Hibernate Search 6 writes to the index from multiple threads, on contrary to Hibernate Search 5. I haven’t checked the details of what Lucene’s
IndexWriter does in that case exactly, but I suppose it’s possible that this strategy leads to more fragmented indexes, and thus longer merges.
63 minutes, though… that’s a lot.
So, let’s have a look.
Do you really need to merge?
First things first: check that you actually need to merge segments after mass indexing.
In the old days of Lucene, merging segments used to be something you just had to do. Nowadays, Lucene has very advanced automatic merging behaviors and will try to split your index into an ideal number of segments, depending on the index size and the ratio of deleted documents for each segment. And it will do this as you write to the index, so there’s usually no need to ask Lucene to merge segments after mass indexing: they should already be merged in an appropriate number of segments.
By asking the mass indexer to merge segments on finish, you’re forcing Lucene to merge everything into a single segment, which is rarely a good idea, especially for very large indexes. More on this here.
So, I urge you to try not calling
mergeSegmentsOnFinish(true) and see what happens.
Does the performance of your application stay the same, or improve, if you don’t merge segments after mass indexing? Then you don’t need to merge segments.
Does it decrease? Then maybe you still don’t need to call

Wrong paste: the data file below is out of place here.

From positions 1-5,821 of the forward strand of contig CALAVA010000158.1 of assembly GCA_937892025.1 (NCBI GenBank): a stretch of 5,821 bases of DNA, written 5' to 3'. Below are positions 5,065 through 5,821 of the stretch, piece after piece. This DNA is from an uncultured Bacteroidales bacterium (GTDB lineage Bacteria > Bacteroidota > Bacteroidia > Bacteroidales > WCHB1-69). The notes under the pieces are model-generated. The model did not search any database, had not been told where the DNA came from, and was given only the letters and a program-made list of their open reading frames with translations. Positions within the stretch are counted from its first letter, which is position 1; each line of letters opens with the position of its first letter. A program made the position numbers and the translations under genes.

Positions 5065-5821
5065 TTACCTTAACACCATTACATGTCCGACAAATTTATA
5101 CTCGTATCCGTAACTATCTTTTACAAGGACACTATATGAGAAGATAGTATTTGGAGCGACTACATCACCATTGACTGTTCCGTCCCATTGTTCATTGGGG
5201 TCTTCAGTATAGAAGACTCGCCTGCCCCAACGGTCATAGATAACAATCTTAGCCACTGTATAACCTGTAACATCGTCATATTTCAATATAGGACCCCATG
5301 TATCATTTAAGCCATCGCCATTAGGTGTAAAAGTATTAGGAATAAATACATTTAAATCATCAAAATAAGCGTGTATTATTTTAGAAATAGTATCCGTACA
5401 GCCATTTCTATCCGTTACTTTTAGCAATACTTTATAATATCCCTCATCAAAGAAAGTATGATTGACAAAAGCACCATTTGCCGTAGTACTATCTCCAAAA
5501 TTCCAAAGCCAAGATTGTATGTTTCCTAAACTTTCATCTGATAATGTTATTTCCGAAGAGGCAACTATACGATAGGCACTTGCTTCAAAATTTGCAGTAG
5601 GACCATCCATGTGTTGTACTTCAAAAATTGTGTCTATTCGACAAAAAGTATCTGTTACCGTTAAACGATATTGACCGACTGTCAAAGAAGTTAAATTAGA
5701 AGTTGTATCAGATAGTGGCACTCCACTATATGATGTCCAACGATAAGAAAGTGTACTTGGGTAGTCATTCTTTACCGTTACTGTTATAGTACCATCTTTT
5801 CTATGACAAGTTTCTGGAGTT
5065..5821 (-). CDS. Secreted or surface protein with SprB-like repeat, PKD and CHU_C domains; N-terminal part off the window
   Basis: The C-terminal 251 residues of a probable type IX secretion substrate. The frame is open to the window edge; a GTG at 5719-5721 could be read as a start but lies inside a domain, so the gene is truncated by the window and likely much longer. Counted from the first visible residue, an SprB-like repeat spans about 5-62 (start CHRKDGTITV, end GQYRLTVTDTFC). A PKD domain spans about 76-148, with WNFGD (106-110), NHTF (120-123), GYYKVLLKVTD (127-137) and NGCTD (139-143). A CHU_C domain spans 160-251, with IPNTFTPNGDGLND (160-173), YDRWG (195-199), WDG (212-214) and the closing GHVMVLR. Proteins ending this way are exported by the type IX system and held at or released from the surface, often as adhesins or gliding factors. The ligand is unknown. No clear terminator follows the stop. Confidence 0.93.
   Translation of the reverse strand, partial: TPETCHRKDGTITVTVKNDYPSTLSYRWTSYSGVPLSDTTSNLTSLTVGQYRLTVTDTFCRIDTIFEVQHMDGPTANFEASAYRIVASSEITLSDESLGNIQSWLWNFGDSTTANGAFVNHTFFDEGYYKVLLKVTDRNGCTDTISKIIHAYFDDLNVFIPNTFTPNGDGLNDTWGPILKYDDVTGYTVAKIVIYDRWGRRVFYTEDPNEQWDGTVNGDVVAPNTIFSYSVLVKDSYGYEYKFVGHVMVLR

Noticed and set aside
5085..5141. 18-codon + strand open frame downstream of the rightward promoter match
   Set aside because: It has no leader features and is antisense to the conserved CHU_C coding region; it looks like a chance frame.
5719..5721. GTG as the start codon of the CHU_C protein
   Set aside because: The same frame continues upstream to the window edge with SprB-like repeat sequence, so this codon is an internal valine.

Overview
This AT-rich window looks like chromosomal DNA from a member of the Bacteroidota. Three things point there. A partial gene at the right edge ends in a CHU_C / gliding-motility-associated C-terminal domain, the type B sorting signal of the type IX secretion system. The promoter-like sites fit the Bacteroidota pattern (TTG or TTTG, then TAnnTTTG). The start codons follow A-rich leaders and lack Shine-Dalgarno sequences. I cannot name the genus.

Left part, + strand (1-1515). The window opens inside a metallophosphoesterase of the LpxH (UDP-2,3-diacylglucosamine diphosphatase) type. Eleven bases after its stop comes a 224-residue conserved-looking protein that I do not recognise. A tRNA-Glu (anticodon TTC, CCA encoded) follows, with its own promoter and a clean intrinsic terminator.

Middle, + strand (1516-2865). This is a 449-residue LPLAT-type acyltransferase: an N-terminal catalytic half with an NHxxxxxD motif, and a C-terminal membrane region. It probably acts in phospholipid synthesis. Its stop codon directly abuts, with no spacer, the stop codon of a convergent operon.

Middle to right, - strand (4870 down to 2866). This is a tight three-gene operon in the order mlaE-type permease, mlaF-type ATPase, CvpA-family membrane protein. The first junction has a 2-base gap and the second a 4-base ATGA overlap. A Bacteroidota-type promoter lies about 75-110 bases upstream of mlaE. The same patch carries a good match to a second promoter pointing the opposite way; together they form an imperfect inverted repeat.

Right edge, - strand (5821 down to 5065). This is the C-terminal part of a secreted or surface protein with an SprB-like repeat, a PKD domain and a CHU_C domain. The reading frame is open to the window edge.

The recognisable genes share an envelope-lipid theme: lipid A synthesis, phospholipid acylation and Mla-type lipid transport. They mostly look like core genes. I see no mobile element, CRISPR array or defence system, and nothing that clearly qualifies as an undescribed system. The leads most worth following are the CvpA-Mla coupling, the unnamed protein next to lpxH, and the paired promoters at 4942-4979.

mergeSegmentsOnFinish(true), but should rather tweak the merge settings so that segments are merged the way you need, but on the fly when writing instead of at the end of mass indexing. These settings apply to all indexing, not just mass indexing.
Apply the same settings in 6 as you do in 5
I see these two settings in your Search 5 config:
To get the exact same config in Search 6, you need to add this:
See the migration guide for the new name of every single configuration property.
To get the exact same behavior as Search 5 (single queue, no parallel indexing), you can also try the following. However, I’d recommend trying this separately, as a second step, because it may decrease performance.
If the above didn’t solve your problems… You’ll need more information.
You can ask the mass indexer to only index the first N entities by calling
limitIndexedObjectsTo(N). See mass indexer parameters. Try indexing a fraction of your data, see if you’re getting the same difference in execution time (proportionally). If so, you can experiment with this fraction of your data, and then iterating becomes feasible.
You can enable Lucene’s infostream to get a (very detailed) trace of what Lucene is doing exactly. This will help in finding out what’s going on during the merging, in particular. However, the infostream is very, very verbose… So just writing it to the logs may impact performance. Be careful when comparing execution times after you enabled the infrostream.
Once you find out what’s different exactly, you can change some Lucene index writer settings or Lucene merge settings. If your goal really is to merge all segments into one (which, as I said above, probably isn’t a good idea), you’ll probably want to tune the merge settings to make sure that Lucene doesn’t create too many segments while writing.